What do we know so far?

  • National Medical Examiner - A National Medical Examiner is to be appointed to NHS Improvement to provide leadership to the system and guidance to medical examiners.  This post is currently being advertised.

  • Medical Examiners - Medical examiners will be employed 'in the NHS system' (which is a somewhat vague term, which we understand to include being employed by NHS acute Trusts).  Whilst they will be accountable to their employing organisation's Board, they will also have an independent professional line of accountability to a regional structure outside their employing organisation, which will include a Lead Medical Examiner for each region.  A model job description for the role is available via the Royal College of Pathologists website.

  • Medical Examiner Officers - Medical examiner officers (model job description similarly now available via the above website), who may have a nursing or other clinical background, will provide support to medical examiners, including being a point of contact and source of advice for relatives of deceased patients, healthcare professionals and coroner services.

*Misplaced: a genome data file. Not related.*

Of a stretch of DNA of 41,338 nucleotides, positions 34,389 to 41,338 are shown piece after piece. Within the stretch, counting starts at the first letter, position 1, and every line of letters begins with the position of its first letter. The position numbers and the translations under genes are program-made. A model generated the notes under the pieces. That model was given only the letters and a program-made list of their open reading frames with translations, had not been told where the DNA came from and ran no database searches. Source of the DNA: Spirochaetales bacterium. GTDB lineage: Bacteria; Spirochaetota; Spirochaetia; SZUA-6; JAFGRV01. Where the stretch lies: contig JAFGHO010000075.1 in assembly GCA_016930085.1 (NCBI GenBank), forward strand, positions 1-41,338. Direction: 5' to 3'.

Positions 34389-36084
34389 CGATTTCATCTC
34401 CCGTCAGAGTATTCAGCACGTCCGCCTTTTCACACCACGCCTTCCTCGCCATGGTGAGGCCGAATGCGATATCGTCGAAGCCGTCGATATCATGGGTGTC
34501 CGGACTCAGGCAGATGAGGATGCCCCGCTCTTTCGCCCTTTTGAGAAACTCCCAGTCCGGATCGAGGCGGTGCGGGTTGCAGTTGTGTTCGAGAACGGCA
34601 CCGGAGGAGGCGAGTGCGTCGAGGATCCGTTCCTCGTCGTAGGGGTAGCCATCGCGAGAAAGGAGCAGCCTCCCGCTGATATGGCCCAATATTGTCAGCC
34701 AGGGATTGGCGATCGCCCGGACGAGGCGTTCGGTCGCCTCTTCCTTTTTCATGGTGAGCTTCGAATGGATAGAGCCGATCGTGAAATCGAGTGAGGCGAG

• Training - An e-learning training package for medical examiners is now available via the Health Education England website, plus face-to-face training is in the process of being created.

  • Digital system - A digital system is being developed to support roll-out, to ensure a joined-up process and consistency of approach to scrutiny by medical examiners.  The Department of Health and Social Care has now selected a provider for this.

However, a number of key issues remain unclear from the information published so far, such as:

  • What categories of death will the newly recruited medical examiners be covering - e.g. we understand this may be just hospital deaths initially, but this is unclear?